There are four core human drives identified by Harvard professors Paul R. Lawrence and Nitin Nohria in Driven: How Human Nature Shapes Our Choices:
1. The drive to acquire stems from the basic human instinct to survive. It can be seen in our efforts to gather food, status and power.
2. The drive to bond is based on our need to connect with others for reproduction, social interaction, sharing/trading and protection from predators.
3. The drive to learn allows us to accumulate and transmit knowledge from generation to generation. This is where we develop our beliefs about how the world works or ought to work—in other words, ideologies (which distinguishes humans from animals).
4. The drive to defend protects us from environmental risks by encouraging us toward fight or flight. In many ways, it takes into account all the other drives because we are called to defend not only our bodies but also our possessions, power, relationships, knowledge and ideologies.
Leaders should leverage these natural human drives by revisiting the purpose of off-site retreats.
Lawyers all too often have their heads down, focused on client service, hitting metrics and carving out family time. They also have a strong need to learn. Create the opportunity to provide solid educational content that raises the collective knowledge of the group on realities that are impacting the profession, the firm and the individuals who will need to embrace change to thrive in the future.
Educate your colleagues on the new financial realities of the firm. Many senior lawyers still hope that things will go “back to normal.” But there’s a “new normal” that involves new competitors with different profit models. The new normal has more sophisticated clients, large and small, who have new demands in terms of solutions, service and cost. The new normal will require fee-based staffing where matters are handled profitably.
A complete financial analysis of your firm, combined with raising awareness about how the organization stacks up against its competitors, can powerfully refocus the collective energy on creation of a unique new normal.
You can’t pass law school with a team, and you can’t pass business school without one. Law of the past has created highly independent, competitive and autonomous solo players in many firms. Often, the smaller the firm, the more independent its lawyers are. To win the competition for clients in the future, teamwork is your first and best defense. Teamwork enables leaders to know that the right work is getting to the right desk and at the right cost to the client. Teamwork enables leaders to know that talent is being developed and stretched. Teamwork, when done right is more profitable—period.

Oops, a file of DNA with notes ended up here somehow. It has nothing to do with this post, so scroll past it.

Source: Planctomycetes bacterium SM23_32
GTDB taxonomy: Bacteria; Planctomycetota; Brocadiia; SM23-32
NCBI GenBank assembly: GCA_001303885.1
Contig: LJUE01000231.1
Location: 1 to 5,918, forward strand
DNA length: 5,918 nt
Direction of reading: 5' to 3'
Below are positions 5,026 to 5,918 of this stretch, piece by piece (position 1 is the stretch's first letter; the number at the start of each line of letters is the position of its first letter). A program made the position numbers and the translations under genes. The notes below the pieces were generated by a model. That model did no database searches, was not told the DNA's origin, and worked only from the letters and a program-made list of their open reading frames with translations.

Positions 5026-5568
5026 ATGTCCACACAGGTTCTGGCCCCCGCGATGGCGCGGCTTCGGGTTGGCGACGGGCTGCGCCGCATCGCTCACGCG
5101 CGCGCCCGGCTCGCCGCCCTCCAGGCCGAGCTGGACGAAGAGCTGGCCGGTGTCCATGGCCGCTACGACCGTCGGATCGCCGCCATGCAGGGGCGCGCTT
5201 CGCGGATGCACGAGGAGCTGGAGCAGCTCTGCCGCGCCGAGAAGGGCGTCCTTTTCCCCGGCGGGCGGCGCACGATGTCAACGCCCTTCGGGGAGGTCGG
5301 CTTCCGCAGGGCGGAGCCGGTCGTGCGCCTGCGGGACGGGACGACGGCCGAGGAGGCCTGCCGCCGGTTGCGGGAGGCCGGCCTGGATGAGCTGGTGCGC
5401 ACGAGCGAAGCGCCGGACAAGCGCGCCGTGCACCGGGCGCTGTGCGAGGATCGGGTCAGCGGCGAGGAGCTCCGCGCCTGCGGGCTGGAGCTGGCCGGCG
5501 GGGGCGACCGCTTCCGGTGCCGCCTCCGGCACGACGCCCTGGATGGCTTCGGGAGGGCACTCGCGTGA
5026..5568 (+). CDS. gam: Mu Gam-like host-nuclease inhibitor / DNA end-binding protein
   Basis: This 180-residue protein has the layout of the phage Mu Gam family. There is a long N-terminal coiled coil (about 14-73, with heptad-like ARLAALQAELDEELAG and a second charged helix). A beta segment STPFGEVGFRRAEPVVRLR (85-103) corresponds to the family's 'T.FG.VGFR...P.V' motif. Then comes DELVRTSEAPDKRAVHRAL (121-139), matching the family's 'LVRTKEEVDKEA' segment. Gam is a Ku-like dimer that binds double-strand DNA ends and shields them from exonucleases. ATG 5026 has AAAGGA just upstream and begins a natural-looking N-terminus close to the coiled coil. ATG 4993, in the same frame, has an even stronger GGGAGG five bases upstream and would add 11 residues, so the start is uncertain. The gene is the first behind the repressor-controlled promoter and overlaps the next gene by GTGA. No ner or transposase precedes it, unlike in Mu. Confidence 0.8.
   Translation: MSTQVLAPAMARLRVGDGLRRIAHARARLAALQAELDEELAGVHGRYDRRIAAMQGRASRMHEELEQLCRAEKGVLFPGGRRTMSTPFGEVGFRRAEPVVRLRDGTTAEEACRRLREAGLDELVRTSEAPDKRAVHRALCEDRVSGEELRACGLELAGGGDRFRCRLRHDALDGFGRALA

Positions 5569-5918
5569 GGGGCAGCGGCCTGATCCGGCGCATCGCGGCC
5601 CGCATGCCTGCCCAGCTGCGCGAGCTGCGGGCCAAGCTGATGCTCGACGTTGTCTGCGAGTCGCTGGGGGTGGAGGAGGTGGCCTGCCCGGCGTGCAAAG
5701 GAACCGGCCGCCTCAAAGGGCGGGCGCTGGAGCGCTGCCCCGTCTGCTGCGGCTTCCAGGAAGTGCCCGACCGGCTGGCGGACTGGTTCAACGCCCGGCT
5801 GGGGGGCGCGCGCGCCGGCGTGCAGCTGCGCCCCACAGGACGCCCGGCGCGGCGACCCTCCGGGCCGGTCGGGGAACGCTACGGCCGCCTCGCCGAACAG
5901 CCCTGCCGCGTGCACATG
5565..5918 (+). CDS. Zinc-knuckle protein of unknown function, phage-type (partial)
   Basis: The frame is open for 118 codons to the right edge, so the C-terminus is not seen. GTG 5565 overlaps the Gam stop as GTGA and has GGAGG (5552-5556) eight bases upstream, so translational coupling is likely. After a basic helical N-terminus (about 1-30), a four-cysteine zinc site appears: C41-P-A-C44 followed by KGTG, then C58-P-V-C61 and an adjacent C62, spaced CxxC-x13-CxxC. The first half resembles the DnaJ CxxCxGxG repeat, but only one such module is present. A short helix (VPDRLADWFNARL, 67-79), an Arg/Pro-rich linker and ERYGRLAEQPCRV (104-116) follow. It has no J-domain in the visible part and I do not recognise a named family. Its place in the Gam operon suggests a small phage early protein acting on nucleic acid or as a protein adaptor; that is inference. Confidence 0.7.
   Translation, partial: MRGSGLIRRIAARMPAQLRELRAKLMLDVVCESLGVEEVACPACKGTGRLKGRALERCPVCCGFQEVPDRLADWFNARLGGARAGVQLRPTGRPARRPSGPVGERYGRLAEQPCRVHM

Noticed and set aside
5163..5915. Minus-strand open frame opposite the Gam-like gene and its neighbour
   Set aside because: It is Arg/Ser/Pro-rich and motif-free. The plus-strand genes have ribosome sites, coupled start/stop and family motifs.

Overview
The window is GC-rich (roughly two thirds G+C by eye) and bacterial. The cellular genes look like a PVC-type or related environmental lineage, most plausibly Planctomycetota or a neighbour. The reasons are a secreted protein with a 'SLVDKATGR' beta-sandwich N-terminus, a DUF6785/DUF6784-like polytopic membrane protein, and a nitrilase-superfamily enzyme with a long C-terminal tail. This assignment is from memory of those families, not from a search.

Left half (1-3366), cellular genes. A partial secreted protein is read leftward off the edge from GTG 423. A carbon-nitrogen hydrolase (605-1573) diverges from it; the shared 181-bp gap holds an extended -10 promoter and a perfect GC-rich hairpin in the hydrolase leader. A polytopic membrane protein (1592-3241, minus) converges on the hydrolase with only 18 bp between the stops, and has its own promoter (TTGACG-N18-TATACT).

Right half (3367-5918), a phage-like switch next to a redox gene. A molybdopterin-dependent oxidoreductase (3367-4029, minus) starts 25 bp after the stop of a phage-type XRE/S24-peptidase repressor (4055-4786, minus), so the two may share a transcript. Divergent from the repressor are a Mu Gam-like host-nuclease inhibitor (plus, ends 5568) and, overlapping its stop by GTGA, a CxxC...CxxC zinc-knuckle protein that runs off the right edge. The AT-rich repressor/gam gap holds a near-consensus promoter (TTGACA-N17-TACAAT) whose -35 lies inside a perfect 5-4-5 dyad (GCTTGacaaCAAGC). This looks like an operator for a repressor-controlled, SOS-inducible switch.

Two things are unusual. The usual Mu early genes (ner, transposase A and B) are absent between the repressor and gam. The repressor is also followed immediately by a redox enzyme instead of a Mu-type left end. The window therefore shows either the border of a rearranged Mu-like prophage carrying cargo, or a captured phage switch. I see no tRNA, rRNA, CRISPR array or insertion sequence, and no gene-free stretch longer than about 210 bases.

To win the competition for talent in the future, teamwork can be your best advantage. Teamwork, however, often requires new awareness of self and the needs of others. For many, it requires a new set of skills. When a client requires use of a project management methodology, the law firm must invest in skill building. A retreat is a place to get people out of the office and give them an opportunity to build collaboration skills. When done well, a retreat is an opportunity to reengage your colleagues in the business of the firm.
Astute leaders plan retreats to create opportunities that wake people up, engage them in new ideas and encourage full participation. Leaders of the future will ask more questions and do more listening. At an off-site meeting, leaders can listen to what is being said, to what is not being said and gauge the emotional temperature of the firm.
When well facilitated and with the opportunity to work “on the business” of the firm, the social bonding that is so important to a retreat is more meaningful. Colleagues see each other in new ways when they have worked together, and become armed with raised self-awareness and the experience of collaboration.
THE REASONS FOR RETREATS
The retreat of the future is not a boondoggle. Retreats are important to winning the competition for talent and for clients; they’re an opportunity to be creative, collaborative and innovative. Leaders who leverage these opportunities go beyond defense of the status quo, inspire new thinking, and create the space for colleagues and the firm to achieve more than ever imagined.